Great excitement fills the room. "Go," people shout. "Look, she’s walking!"
Plop! She falls, and suddenly not a sound is heard while she gets up again and this time wobbles forward until she is swooped up into her mother’s arms, grinning from ear to ear and wallowing in the enveloping pride that embraces her.
It’s a landmark day for this toddler-to-be and her parents – but also for the preschool-aged sibling watching quietly from the sidelines, perhaps still unaware of the upcoming struggle.
The preschooler would be better prepared for the next few months if an alarm went off in her head that said, "The terror is mobile! Look out for your space and stuff!" But since such a warning is not built-in, parents need to step in and help older children cope with the baby’s newfound mobility and all that it represents.
The preschooler’s old strategies for protecting her space and toys from her little sister are now useless. Toys are grabbed, structures are destroyed, treasures are made soggy by teething gums. The preschooler’s previous tactics –- turning around, walking away, holding the object to her chest and running to another room –- no longer work. A wailing baby is now running right behind her.
So the preschooler resorts to yelling, crying, shrieking or hitting. And parents are heard to complain, "She’s become so aggressive lately."
The preschooler’s change in behavior may be confusing to parents, since -– in their minds –- there may be no major change at home that could be stressful to this child. In fact, parents often are feeling comfortable with the new addition to their family by now and at ease with the older child’s adjustment to the new sibling. Indeed, this is a stage when the family may be heaving a sigh of relief that the preschooler has managed the new sibling’s arrival so well.
Taken aback by this change in behavior, parents may alert the child’s preschool teachers or day-care providers, who may note the same trend of behavior in the classroom. When the child’s sense of security at home is threatened, she becomes much more sensitive to perceived threats at school.
In fact, this is a common pattern of behavior in a family with an older child and a young one beginning to walk around the house. And while it can be quite worrisome to parents, early childhood educators and child-care providers see and hear of this problem several times a year. They can easily reassure parents that this happens very frequently in families.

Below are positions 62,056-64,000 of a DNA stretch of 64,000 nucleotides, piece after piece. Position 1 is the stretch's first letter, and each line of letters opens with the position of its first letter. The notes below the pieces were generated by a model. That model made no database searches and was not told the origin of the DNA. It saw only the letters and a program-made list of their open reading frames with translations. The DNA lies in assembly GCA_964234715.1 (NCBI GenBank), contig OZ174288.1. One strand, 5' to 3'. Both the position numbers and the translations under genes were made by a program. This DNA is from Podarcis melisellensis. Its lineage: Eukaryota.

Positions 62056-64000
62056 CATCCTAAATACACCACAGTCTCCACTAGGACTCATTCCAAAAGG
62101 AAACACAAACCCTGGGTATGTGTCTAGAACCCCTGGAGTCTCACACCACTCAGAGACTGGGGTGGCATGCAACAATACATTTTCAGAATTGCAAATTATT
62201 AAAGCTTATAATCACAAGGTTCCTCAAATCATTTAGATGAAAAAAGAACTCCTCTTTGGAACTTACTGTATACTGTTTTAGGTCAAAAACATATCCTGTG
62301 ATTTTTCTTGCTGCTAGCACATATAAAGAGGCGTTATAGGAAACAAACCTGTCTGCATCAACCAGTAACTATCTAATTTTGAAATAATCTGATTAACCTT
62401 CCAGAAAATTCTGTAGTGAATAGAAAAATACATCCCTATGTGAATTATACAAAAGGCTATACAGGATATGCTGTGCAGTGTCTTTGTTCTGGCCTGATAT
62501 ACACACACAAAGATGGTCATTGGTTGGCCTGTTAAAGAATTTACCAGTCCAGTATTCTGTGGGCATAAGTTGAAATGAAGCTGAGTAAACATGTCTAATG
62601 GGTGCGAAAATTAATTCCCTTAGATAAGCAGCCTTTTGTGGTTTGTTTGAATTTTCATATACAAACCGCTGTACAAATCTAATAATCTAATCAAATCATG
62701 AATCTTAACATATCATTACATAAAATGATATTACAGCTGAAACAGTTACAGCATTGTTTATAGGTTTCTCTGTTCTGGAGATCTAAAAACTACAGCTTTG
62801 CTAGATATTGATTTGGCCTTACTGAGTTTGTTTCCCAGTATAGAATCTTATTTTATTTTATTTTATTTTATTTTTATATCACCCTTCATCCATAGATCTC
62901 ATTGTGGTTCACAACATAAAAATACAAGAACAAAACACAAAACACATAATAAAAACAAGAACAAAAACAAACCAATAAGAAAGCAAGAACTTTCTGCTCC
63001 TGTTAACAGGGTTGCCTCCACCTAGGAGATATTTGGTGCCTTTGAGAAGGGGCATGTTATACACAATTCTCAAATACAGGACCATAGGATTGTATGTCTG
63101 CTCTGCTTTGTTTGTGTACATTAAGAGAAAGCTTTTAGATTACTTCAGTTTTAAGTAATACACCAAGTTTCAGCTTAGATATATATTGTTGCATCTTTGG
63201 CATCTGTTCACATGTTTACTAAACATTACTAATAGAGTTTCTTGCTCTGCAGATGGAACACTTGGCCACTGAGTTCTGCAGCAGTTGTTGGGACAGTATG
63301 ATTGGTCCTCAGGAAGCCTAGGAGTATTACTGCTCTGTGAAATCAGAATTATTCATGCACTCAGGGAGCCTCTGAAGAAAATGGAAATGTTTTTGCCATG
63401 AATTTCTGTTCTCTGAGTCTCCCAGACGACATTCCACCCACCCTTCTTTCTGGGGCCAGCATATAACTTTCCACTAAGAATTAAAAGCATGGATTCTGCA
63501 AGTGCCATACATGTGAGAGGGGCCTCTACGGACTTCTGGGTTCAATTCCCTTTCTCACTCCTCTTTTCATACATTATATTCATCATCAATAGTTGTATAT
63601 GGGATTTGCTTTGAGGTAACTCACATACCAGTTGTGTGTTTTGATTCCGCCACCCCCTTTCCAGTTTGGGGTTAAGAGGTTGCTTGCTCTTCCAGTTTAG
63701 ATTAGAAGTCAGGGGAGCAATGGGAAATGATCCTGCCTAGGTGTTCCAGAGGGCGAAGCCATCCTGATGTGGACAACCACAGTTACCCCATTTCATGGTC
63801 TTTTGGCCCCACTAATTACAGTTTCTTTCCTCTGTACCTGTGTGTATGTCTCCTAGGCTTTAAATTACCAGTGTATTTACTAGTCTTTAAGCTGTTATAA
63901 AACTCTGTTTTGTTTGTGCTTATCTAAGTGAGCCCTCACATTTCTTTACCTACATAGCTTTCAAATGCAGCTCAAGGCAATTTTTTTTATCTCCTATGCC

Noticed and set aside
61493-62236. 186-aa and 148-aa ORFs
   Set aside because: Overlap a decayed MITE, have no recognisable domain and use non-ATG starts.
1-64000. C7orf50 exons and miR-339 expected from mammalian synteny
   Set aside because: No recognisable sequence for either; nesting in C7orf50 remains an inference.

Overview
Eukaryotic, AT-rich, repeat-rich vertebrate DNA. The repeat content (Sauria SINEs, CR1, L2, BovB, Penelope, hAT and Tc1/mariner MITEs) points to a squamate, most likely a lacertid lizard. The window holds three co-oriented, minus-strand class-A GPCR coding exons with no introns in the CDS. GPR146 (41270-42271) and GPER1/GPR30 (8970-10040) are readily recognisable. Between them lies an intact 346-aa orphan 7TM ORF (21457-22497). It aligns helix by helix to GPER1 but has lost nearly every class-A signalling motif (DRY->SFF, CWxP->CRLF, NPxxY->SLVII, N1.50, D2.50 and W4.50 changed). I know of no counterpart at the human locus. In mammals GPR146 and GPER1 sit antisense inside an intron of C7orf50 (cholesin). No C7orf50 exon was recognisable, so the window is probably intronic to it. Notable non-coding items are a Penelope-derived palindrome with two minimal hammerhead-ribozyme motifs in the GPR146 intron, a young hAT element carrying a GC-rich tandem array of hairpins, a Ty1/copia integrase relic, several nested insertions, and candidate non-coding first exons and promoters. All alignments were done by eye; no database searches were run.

What’s Mine Isn’t Yours
What’s Mine Isn’t Yours
Preschoolers are learning the art of sharing, and parents are invested in their child’s acquisition of this skill, and in wanting their children to "get along." Parents want tranquility and peace in their home. They frequently remind the older child to "share with your sister," "give her a turn," and "let her have one."
But while sharing is an important lesson, it’s equally crucial to protect certain boundaries and toys for the older child. Children who feel that their space and belongings are safe will be more likely to share with others.
Preschoolers are usually eager to please their parents and will often follow their parents’ direction. They do not have the emotional maturity or verbal dexterity to be able to express their feelings and frustrations to their parents. Thus, when they become angry or frustrated, their stress level rises and they revert to less mature coping mechanisms – usually hitting, pushing, grabbing and kicking, as well as a host of loud verbal exclamations to relieve their distress and protect themselves.
This problem is fairly easy to remedy, and you can do it together with your child.
Reassure the child that you will keep those toys "safe" from the younger brother or sister, and find areas where he can put things that the toddler cannot reach. This is important for your preschooler’s confidence in you, his sense of self worth, and the sibling relationship. It’s valuable to acknowledge that, for example, "This Lego structure is so creative and you worked so hard on it, let’s put it here on this top shelf where your sister cannot reach it," or "That stuffed bear is so important to you, that can be a toy you don’t have to share with your brother."
These actions reinforce for your child her value to you, the value of her time and energy, and the fact that she still has some "protection" from her sibling. Knowing this protection is available may decrease her need to be so fiercely protective of all her things and help her identify the things she wants to save for herself. The idea of leaving other things more available to use with the younger sibling becomes more acceptable.
Parents can use the same language with the younger child. Even though she may be too young to understand clearly now, she will understand more and more as she gets older. And she’ll be prepared should a younger sibling join the family. The preschooler, in turn, learns that he is expected to respect his younger sister’s things as well.
It’s exciting when children reach and successfully negotiate developmental tasks and stages. It’s even better when one child’s challenge does not impair the success of his or her sibling.